Erin Rhoads, also known as “The Rogue Ginger” on her blog, can fill about two year’s worth of trash into just one jar! How does she do that? Can anyone else possibly replicate what she did?
The 31-year-old graphic designer decided to quit plastic in the middle of 2013 after realizing its harmful impact on the environment and in her own life. Her inspiration was a documentary that followed a Canadian couple’s quest not to buy anything new for one year while generating zero trash.
She believes that recycling is not enough. There is still need to minimize the generation and accumulation of waste. This is what she says in her blog:
“After the credits rolled, I looked at my own life and was shocked by the mindless waste my day to day actions were creating, so I decided to make some changes. I decided to quit plastic for good… Basically, I began living more like my great grandparents.”
Apparently, this zero-waste lifestyle can be duplicated, as 23-year-old Lauren Singer found out for herself. However, she took cues from yet another lady – a mother of two from California.
Singer had already dabbled into environmental advocacy, being an NYU Environmental Studies major. However, she later realized that her “treehugger” ways were inconsistent. She was also not doing enough for Mother Nature.
“One day I was particularly upset after class and went home to make dinner and try to forget about it,” she shared in a contributed piece. “But when I opened my refrigerator I froze. I realized that every item I had in there was wrapped or packaged, one way or another, in plastic.”
“This was the first time in my life that I felt like I was able to look at myself and say, ‘YOU HYPOCRITE,’” she went on. “I was the green girl, not the plastic girl! What had I been doing my entire life? It was in that moment I made the decision to eliminate all plastic from my life.”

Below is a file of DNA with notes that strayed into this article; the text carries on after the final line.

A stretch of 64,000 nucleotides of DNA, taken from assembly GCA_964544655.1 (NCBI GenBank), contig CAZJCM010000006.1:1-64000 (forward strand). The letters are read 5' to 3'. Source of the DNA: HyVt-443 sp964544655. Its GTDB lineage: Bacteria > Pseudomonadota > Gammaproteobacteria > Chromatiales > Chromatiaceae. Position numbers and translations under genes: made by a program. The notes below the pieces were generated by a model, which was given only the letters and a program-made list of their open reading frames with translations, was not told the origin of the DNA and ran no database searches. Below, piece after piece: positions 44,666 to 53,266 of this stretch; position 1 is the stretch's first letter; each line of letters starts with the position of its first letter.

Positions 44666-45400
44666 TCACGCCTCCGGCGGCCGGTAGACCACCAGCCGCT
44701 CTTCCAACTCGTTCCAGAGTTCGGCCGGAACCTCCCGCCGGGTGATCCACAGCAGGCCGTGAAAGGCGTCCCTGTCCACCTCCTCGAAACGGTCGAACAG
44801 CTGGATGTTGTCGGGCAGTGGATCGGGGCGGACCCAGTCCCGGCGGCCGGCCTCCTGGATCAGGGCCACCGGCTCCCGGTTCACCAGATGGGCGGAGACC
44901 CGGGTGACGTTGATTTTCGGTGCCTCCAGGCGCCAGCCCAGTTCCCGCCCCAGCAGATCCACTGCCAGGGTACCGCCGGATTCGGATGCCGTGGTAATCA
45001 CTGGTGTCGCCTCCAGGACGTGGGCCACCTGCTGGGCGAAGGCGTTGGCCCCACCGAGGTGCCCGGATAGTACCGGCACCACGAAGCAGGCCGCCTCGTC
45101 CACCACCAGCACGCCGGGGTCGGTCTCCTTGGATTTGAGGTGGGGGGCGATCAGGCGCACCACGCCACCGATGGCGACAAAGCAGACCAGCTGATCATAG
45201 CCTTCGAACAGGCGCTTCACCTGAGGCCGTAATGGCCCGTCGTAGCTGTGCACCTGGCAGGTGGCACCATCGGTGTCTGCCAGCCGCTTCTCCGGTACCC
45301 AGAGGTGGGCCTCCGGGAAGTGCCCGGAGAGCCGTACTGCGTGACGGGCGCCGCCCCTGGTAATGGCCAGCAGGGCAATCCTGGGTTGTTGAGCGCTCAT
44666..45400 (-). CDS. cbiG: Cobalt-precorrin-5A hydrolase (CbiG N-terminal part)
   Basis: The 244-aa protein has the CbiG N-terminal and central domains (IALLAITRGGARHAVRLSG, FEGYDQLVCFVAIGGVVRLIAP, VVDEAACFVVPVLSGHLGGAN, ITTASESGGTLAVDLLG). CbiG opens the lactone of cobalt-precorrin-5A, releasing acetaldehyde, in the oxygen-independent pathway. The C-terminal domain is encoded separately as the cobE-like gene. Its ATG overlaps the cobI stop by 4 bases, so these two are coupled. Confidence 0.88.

How She Did It
So, how did she go about the zero-waste business?
Essentially, she had to make all the products herself. She found resources online that allowed her to make her own toothpaste and cleaning products. Also, when she went shopping, she had to bring her own reusable bags and jars. This was to avoid having things wrapped in plastic or nonbiodegradable packaging.
She also ceased buying new clothes, going for secondhand apparel instead. Whatever extra things she had at home, she either sold them or gave them away, especially the “trillion decorative items that had no significance to [her]at all.”
Of course, it took Singer some time before she could turn this into a lifestyle. The transition took a year.
Tips on Waste-Free Shopping
Are you also seeking to reduce your trash and lead a more eco-friendly lifestyle? You can start with your shopping habits. Bring along your own shopping bags or wrappings from the stores. You can also opt to shop at your local farmer’s market. Here, most products are sold without packaging or in reusable ones.
You can opt to have vendors put what you need directly in reusable glass jars or solid cloth bags. Sure, this kind of shopping may sound inconvenient and fussy, but hey, you’re on your way to a zero-waste lifestyle that will do Mother Nature and your own community much good. Plus, you also reduce your expenses and get to save more!